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Taking a Seat (or Two)

Emily and I knew our beach vacation would have to share mental space with the Mets, the Phillies and assorted opponents of the day. But yesterday I found myself pursuing another order of business — one I never thought would move me to action. I found myself on mets.com, ordering a pair of Shea Stadium seats.

If you're a veteran reader of this little blog, you probably know I'm not sentimental about Shea Stadium. I love the team that calls it home, of course, and any wedge of green grass and tan dirt used for the most beautiful game in the world will get a happy sigh from me. (Last fall, coming back from a long trip to Europe, the plane dipped down over Vermont, New Hampshire and upstate New York; looking down, I grinned broadly to once again see baseball diamonds — whether razor-edged and immaculate, vaguely diamond-shaped, or totally overgrown — dotting the landscape.) I have lots of wonderful memories of Shea, but they have to do with games and players and friends — to paraphrase Tom Seaver, the architecture's not part of them. Between its rusting beams, sticky floors, exploding bathrooms, sleeping vendors, bad food, and surly Aramark drones, Shea resembles a North Korean government building that happens to have a baseball game in the middle of it. I respect my friends who feel differently, but so long as the game is still played nearby, I won't exactly be sad to see the building go.

So given all that, what was I doing agreeing to shell out more than $900 for a pair of plastic seats from the old barn? Particularly when I'm in an, um, career transition? (Do you need a vocation to be on vacation?)

Practically speaking, I thought of our backyard deck and how it would be simple to take up a couple of boards of Trex, bolt down two seats and reassemble things. The seats would add a little character to the place, and we were always hauling plastic chairs back there for people to sit on anyway. People would get a kick out of the Shea seats, and run no risk of falling backwards into the vinca after a few too many, as has been known to happen with plastic chairs and the uncharted edge of the deck. As for Emily, she kind of shrugged at the idea — you might describe her as “accepting,” “acquiescent,” “indulgent” or even “resigned,” but she wasn't “opposed.”

But of course “practically speaking” never has much to do with the question of why one is buying expensive surplus baseball-park seats. So what was I doing?

I suppose it's this: While I'm happy about CitiField, I don't pretend that it won't mark a new era in the history of the baseball team I've followed my whole life. Parenthood has cut down on my Shea visits in recent years, and I know that'll be even more true at CitiField, at least until the novelty wears off for the city as a whole. I'm not particularly worried about being shut out: Rightly or wrongly, I figure I'll get by via StubHub and friends with plans and lagniappe, and soon enough I'll know the new place as well as I know Shea, from where the better food is to the quickest escape routes. (And where the Shake Shack outpost is — I'll have that one figured out after Visit No. 1.) But all this will take a while, and even then, with fewer seats, deciding to go to Citi will likely never be as simple as deciding to go to Shea. I'm pretty sure I'll be happy at CitiField, but that's not the same as knowing for sure.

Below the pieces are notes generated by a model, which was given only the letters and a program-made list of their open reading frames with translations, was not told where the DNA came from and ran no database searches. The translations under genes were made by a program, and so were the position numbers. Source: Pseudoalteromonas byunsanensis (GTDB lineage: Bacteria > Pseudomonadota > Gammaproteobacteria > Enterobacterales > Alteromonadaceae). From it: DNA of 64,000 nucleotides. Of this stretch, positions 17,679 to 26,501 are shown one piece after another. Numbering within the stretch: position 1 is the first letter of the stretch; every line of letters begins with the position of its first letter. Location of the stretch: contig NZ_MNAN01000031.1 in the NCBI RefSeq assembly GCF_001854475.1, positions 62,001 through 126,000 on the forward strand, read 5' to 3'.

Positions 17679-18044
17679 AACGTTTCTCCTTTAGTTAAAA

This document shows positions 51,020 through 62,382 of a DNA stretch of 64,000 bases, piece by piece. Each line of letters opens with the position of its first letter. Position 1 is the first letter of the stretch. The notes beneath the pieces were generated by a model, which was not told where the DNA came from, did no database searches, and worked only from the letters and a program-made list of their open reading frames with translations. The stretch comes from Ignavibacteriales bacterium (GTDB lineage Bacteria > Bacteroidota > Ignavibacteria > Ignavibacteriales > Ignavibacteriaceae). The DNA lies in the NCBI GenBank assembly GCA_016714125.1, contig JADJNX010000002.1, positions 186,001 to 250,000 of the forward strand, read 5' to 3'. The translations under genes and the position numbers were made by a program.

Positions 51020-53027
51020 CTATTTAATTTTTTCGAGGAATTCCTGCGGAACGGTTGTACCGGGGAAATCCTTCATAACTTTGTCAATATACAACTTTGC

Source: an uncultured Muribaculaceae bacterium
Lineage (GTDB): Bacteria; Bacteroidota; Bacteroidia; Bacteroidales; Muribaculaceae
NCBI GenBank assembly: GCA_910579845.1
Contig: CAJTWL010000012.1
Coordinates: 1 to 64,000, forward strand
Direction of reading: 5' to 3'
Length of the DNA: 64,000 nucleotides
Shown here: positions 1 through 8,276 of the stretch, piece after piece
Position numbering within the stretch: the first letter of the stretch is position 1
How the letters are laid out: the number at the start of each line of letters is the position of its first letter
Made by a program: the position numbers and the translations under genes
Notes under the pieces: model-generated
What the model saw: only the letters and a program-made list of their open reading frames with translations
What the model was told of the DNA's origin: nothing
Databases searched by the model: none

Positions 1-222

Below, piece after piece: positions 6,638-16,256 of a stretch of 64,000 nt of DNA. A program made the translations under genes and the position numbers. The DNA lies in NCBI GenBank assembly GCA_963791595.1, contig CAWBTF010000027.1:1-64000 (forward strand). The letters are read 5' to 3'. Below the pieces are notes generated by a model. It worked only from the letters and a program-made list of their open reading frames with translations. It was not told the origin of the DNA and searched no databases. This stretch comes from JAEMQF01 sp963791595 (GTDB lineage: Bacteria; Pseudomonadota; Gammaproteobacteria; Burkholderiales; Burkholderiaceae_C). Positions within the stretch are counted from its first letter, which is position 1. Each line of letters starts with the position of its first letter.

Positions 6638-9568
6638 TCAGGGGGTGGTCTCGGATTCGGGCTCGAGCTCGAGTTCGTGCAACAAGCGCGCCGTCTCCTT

The team that will play at CitiField will look more or less the same in terms of uniforms and fan-bestowed myths, and I hope the company will include many of the same people. But while the architecture won't be the focal point of those new memories any more than it is of Shea reminiscences, it will be different, and memories will inevitably be Shea memories and Citi memroies.

Which gets to the heart of the matter.

I saw my first games as a baseball-mad child at Shea, rooting for Mike Phillips and Joel Youngblood and Lee Mazzilli. Years later, having moved back to the area, I met my blog partner and good friend Greg Prince at Shea, no doubt outside Gate E, for Bill Pulsipher's major-league debut. Which kicked off a hell of a run in Queens: I saw Rey Ordonez introduce himself to New York with an unbelievable relay to home plate; John Franco get ejected for fighting and so not be available for a save opportunity on John Franco Day; Todd Hundley's 41st homer; Mike Piazza's first game; John Olerud erase weeks of frustration with a grand slam off Greg Maddux; Brad Clontz uncork a wild pitch that kept 1999 going; Pratt hit one over the fence; Robin Ventura's grand-slam single; the 10-run inning against the hated Braves; Benny Agbayani's extra-inning home run; Bobby Jones send Jeff Kent and the Giants home with a one-hitter; Timo Perez leap into the air to get us to the World Series even faster; and David Wright's major-league debut. (And I've left space for two more months of good things, should the baseball gods provide.)

Did Shea have a lot to do with these memories? Not really, though I did enjoy (with a touch of anxiety) watching the stands flex under 50,000 ecstatic die-hards. But it would be small-minded and mean-spirited to ignore the fact that these things happened at Shea. Those two green seats (because that's where I usually sat) will be an homage to all those times — and, OK, an acknowledgment that I'm a little more sentimental than I thought.